Hi, J Gravelle
There is a data warehousing structure that will make it much easier to do this calc, as well as the flexibility to do loads more...The Date dimension
By using a date dimension, you won't need to loop, and can use one set-based statement to get the total.
Just some info on a date dimension - essentially, a date dimension is a table that allows you to set certain metadata around a date. You can for instance indicate whether a date is a week day, holiday, etc.
An example of a date dimension is:
Create table DimDate
DateID int Primary Key
-- Generally the format yyyymmdd, e.g. 20081201 for 1 Dec 2008
-- Populate the table using a MDM / SQL tool / script
Then populate the table with all the dates between a specific range e.g. 1 Jan 2000 to 31 Dec 2020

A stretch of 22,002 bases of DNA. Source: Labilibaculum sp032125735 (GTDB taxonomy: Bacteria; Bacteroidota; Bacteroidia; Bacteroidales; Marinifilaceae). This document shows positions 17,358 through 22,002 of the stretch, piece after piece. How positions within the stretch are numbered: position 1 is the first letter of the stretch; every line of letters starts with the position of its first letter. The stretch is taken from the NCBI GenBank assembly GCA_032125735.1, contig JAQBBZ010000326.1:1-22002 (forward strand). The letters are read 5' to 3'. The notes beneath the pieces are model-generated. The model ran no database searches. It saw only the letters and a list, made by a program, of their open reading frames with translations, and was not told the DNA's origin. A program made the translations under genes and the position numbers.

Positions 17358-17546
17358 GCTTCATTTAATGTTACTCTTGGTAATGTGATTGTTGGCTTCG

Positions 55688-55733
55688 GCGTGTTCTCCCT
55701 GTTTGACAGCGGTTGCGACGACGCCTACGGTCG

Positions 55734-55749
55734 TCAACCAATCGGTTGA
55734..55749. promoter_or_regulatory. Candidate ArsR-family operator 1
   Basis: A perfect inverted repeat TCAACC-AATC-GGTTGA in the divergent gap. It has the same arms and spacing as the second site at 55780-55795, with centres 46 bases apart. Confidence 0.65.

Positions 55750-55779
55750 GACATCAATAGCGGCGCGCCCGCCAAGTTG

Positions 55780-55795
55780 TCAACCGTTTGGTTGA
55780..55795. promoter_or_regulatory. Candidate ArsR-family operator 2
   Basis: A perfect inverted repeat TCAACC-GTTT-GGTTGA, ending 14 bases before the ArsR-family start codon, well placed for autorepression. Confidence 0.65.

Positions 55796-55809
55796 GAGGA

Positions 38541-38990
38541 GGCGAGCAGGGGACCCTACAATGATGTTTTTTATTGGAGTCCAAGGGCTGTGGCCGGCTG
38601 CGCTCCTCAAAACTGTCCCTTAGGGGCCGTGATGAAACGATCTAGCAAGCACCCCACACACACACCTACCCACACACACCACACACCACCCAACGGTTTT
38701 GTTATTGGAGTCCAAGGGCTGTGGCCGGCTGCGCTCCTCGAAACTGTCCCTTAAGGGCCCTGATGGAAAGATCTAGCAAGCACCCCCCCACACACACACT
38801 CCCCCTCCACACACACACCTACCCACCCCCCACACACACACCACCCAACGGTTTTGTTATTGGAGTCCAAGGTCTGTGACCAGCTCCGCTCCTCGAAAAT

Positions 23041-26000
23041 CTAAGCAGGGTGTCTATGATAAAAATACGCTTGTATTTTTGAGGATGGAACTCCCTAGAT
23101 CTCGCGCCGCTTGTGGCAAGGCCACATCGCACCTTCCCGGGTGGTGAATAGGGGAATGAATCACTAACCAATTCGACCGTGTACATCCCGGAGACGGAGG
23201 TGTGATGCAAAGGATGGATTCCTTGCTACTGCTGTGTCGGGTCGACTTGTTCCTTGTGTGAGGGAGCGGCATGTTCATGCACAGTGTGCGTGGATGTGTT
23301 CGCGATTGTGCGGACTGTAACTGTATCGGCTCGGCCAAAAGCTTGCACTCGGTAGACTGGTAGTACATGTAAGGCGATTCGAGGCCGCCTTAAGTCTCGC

You can now at a glance see if a date is a holiday or a work day.
Now, if you want to calc the date of "x" working days forward, you can write a simple function like the one below (there are probably LOADS of better ways than what I did below, but this was the first way that came to mind).
-- Function Code
creaet function fn_CalcDate
Declare @ReturnDate datetime
declare @DateRange table
RowID int identity(1,1)
Insert into @DateRange
where isWeekday = 1
and isHoliday = 0
Order by DateStamp
Select @intRows = max(RowID)
if @intDays <= @intRows
-- if the # of days in the table var is more than the days used to calc, find the relevant row
Select @ReturnDate = DateStamp
Where @intRows = RowID
-- if the days in the table is less, use the last
Select @ReturnDate = max(DateStamp)
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